Here’s another post that’ll probably place me in the “You’re weird!” category. Yet I can’t help but wonder whether political history has been a little unfair to this system. Perhaps this is due to something Hume famously suggested in his philosophy — that the minds of men, while similar, are confused about such topics because of the lack of clarity in the terms used.
You’ve probably heard of anarchy as something completely negative, as a system built upon disorder, chaos, and violence. Indeed, this is the first image that all of the political mumbo-jumbo of the past century has tried to infuse into people. And it’s worked.
But that’s the problem: the term, philosophically speaking, isn’t about that.
In general, “anarchy” refers to a State (with a capital “S” to distinguish it from a “state” like those in the United States) without a State. Confused? Think of it this way: a anarchist State does not have a recognized central political authority (something that can also be referred to as a “State”). It runs by “self-rule,” usually entailing some form of community to keep loose associations between people.
Where in that definition does one find disorder, chaos, and violence??? I might be blind, but I don’t see it in there.
So the definition, on paper, doesn’t sound that problematic for me. And, for philosophers, it shouldn’t be that controversial so as to discredit it. Then where does all this negative talk come into play?
Perhaps it is with when taking what “on paper” and putting it into practice. That would make some sense.
Indeed, even anarchy proponents have a tough time agreeing on what underlying economic arrangement should be in place that would make the autonomous State function optimally.
But what are we to say about the few instances where anarchy was allowed to thrive and actually did well? Spain and Somalia come into mind as examples. The former experienced the organization of small workers collectives (anarchist by nature) after the government lost most of its power in the years prior to Franco’s grasp on power. Historically, this has been hailed as the most successful anarchist system.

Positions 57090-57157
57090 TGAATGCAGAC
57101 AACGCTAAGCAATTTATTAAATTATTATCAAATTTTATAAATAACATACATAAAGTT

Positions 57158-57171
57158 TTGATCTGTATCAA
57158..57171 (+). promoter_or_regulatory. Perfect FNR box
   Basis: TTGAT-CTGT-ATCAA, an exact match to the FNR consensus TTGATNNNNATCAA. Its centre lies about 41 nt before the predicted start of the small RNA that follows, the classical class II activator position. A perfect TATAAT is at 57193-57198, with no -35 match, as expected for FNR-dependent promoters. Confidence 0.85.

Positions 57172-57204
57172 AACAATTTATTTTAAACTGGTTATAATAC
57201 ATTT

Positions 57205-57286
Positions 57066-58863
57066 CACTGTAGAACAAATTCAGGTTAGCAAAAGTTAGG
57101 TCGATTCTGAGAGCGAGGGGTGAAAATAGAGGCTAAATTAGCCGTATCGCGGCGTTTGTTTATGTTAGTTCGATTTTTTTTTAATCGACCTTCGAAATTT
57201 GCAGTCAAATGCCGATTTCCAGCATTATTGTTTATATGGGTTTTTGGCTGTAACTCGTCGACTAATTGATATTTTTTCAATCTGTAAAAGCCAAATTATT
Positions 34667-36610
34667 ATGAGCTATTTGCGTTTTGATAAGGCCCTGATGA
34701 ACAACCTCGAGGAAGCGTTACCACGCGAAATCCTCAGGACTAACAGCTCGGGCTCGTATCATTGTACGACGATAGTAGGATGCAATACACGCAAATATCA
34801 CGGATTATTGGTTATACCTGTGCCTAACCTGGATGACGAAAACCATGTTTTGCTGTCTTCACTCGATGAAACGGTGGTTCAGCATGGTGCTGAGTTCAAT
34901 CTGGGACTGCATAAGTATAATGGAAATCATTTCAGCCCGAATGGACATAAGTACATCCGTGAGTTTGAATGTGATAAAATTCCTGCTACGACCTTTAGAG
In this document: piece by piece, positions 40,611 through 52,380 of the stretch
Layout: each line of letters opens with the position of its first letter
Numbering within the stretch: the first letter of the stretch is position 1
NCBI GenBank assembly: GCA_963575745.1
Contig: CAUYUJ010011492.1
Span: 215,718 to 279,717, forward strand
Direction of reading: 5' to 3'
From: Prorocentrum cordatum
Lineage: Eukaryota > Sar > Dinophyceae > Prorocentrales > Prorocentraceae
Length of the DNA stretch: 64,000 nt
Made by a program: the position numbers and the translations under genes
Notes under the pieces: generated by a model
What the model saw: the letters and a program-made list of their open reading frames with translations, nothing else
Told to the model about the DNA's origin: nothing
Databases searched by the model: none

For Somalia, before the Islamic Courts Union took control of the country, the southern part of the nation was essentially running without a central government. And, according to many economic reports, it fared way better than it did before (and, looking back, it fared way better than it does now), on multiple fronts. All with a free market system (the one we are supposed to have in our so-called democracy).
So what gives???
Is anarchy a system of Autonomous Order or of Nonfunctional Chaos? Could it be simply a question of scale, such that this system might be better off in smaller communities than large countries? And why is it that such negativity is brought forth every time the word is mentioned (like the word “dualism” seems to do in Metaphysics)?
I’m not trying to say that the USA should abandon its system and become anarchistic. But I don’t think its fair to just be dogmatic and accept what’s been said about it for the past century or so by people who care more about their pocket than your welfare.
Even if it ends up being wrong, I’d like to at least have a solid argument rather than weak political fallacies.
George (“The Meager Weakling”)
P.S. – For the record, I do not officially support anarchy. I am just trying to give the system a bit of a fair shot at being considered and analyzed.